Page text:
Later Pride in the Message

"Are You a Member of The Talented Tenth: Faculty, Staff and Students?"

By the late 1990s, The Nubian Message had softened its tone, but not its activism. Staff writers continued to critique campus and community leaders for failing to effect change in race relations and equality. They also continued to promote pride in African American culture and unity in African American diversity. Yet, some writers, like Carolyn Holloway in 1996, turned their criticism on apathetic laypeople in addition to high-profile leaders. For instance, in her April 11, 1996 article, "Are You a Member of the Talented Tenth?", Holloway took readers to task for complaining about African American leadership on campus. She argued that students cannot call faculty, staff, or student leaders ineffective in promoting community activism and cohesion because the students themselves did not support leaders adequately. On the contrary, students routinely skipped important African American cultural events, student organization meetings, and academic lectures that would challenge their thinking and galvanize them to work for the betterment of the entire community. Holloway thus called for African American students to stop complaining about their leadership and instead lend their support to leaders by participating in active campus organizations. She, like others at The Nubian Message who were influenced by Black Nationalist ideologies, hoped that African Americans would unite in support of each other and of their common interests in society.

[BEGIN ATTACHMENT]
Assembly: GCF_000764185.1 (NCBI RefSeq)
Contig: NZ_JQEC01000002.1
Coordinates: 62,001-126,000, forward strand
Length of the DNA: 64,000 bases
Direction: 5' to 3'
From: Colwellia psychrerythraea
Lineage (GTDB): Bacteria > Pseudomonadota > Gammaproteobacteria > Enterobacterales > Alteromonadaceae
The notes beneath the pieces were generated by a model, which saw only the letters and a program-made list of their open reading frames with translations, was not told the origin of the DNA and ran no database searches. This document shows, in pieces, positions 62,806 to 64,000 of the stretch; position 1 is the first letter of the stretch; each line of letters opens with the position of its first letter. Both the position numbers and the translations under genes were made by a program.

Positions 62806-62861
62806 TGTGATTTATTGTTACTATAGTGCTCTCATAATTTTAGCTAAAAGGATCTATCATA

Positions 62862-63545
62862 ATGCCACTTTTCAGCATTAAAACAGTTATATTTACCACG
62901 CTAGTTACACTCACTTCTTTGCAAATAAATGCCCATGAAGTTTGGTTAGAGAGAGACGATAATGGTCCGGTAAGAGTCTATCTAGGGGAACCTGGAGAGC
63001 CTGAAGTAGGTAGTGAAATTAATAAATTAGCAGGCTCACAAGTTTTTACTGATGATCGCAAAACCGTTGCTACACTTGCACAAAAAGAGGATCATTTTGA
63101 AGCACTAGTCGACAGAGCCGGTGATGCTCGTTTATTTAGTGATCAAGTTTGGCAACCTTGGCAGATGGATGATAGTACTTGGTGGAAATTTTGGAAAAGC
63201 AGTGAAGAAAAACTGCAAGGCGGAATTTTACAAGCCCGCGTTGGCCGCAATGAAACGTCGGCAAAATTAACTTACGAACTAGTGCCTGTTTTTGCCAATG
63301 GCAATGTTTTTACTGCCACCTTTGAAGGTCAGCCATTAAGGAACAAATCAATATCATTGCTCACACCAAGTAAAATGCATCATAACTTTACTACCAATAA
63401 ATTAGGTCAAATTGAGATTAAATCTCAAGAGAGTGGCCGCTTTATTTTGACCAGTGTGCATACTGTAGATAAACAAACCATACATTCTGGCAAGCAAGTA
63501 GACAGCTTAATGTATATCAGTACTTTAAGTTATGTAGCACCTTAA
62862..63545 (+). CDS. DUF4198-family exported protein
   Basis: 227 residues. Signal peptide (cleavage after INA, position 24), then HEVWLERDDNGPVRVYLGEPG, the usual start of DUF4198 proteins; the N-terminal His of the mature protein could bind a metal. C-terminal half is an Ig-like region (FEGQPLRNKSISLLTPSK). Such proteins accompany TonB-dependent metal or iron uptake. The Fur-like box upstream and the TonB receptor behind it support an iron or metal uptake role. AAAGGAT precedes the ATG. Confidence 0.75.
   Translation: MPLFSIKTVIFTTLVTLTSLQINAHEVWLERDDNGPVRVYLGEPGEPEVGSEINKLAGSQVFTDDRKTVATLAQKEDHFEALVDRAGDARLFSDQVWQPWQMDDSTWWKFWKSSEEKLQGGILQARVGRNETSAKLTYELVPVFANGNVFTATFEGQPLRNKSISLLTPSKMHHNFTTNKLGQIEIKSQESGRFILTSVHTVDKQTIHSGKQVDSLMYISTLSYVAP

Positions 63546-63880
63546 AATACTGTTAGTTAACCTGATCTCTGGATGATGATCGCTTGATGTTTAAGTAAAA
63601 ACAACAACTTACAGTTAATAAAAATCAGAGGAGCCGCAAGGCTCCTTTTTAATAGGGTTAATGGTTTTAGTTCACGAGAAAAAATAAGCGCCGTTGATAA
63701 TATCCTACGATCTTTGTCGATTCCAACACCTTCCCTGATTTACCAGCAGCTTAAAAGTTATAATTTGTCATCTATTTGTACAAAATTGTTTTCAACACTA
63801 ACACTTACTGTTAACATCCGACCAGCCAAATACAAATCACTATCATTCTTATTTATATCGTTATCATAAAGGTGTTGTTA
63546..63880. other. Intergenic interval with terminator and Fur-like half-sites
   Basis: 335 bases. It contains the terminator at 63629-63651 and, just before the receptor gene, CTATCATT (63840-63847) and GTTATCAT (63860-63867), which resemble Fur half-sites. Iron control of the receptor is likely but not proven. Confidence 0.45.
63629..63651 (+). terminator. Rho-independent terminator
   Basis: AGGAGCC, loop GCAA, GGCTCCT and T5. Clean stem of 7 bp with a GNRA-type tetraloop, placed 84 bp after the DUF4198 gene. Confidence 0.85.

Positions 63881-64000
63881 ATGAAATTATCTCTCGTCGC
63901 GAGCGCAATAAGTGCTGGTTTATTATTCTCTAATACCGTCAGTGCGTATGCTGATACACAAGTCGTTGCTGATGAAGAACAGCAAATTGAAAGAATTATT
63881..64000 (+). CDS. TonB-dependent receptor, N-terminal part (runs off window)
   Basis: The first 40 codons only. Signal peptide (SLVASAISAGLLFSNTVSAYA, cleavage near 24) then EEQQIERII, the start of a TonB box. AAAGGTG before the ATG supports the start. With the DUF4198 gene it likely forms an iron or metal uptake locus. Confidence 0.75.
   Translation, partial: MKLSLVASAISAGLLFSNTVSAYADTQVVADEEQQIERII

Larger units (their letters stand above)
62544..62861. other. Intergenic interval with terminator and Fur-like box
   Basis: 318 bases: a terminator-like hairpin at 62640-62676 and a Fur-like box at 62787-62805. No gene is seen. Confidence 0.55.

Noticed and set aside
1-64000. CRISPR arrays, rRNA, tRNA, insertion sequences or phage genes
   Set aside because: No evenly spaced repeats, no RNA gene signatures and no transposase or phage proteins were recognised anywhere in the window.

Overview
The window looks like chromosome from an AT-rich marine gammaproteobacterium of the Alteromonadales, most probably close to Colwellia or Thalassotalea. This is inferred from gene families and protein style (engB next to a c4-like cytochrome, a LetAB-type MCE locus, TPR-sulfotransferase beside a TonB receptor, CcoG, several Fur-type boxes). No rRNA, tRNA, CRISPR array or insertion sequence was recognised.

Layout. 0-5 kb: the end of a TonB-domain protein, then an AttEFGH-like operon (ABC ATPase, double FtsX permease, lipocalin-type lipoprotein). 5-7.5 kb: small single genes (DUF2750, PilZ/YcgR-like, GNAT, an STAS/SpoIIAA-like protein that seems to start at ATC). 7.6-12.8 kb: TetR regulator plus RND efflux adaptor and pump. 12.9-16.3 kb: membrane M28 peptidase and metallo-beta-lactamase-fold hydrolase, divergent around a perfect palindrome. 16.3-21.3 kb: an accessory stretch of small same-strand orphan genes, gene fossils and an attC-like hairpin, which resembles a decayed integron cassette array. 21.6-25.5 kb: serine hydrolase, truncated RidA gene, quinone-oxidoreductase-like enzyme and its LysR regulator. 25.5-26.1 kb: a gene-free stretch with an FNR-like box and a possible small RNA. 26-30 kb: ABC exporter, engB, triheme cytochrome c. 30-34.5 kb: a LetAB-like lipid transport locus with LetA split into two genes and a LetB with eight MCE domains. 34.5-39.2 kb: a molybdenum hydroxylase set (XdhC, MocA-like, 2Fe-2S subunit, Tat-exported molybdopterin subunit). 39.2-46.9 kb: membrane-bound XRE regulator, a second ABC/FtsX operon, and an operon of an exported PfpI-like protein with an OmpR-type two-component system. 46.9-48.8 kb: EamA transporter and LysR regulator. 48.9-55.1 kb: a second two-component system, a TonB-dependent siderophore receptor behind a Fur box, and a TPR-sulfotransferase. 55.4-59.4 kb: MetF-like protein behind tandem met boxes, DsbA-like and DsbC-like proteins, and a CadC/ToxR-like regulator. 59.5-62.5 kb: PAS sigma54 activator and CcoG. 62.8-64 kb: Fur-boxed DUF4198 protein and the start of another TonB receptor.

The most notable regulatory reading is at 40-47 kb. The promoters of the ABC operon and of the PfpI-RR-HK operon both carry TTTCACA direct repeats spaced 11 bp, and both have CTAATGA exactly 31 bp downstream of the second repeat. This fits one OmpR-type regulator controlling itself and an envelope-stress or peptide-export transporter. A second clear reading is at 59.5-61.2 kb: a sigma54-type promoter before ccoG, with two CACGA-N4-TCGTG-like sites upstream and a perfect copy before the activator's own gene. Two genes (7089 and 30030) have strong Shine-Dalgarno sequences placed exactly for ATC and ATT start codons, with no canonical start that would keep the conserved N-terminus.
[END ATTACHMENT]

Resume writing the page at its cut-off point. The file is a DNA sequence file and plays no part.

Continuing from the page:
"The New Black Plague"

In his April 10, 1997 editorial, "The New Black Plague," Staff Writer Kevin A. Blue returned the focus to African American leadership, but delivered his criticism as satire, which ultimately blunts its effect. Blue called the burgeoning Black Conservatist ideology a "dreadful plague" that was "crippling" to middle- and upper-class African Americans in leadership positions. Blue noted that Black Conservatives hypocritically opposed affirmative action and other equal opportunity initiatives that they themselves used to achieve success, and he argued that Black Conservatives had become "blind" to the struggles that most African Americans face daily. He concluded that Black Conservatives should receive "strong doses of Afrocentric material" so they will not forget their historical and cultural roots. This final call is a clear appeal to Pan-Africanism; likewise, his overall argument against whites who opposed affirmative action is reminiscent of Black Nationalist opposition to white preference. Although presenting his criticism in a more humorous, less provocative way, Blue nevertheless followed the tradition of students before him in critiquing community leaders, espousing pride in African American culture, and revealing the influences of Black Nationalism on his arguments.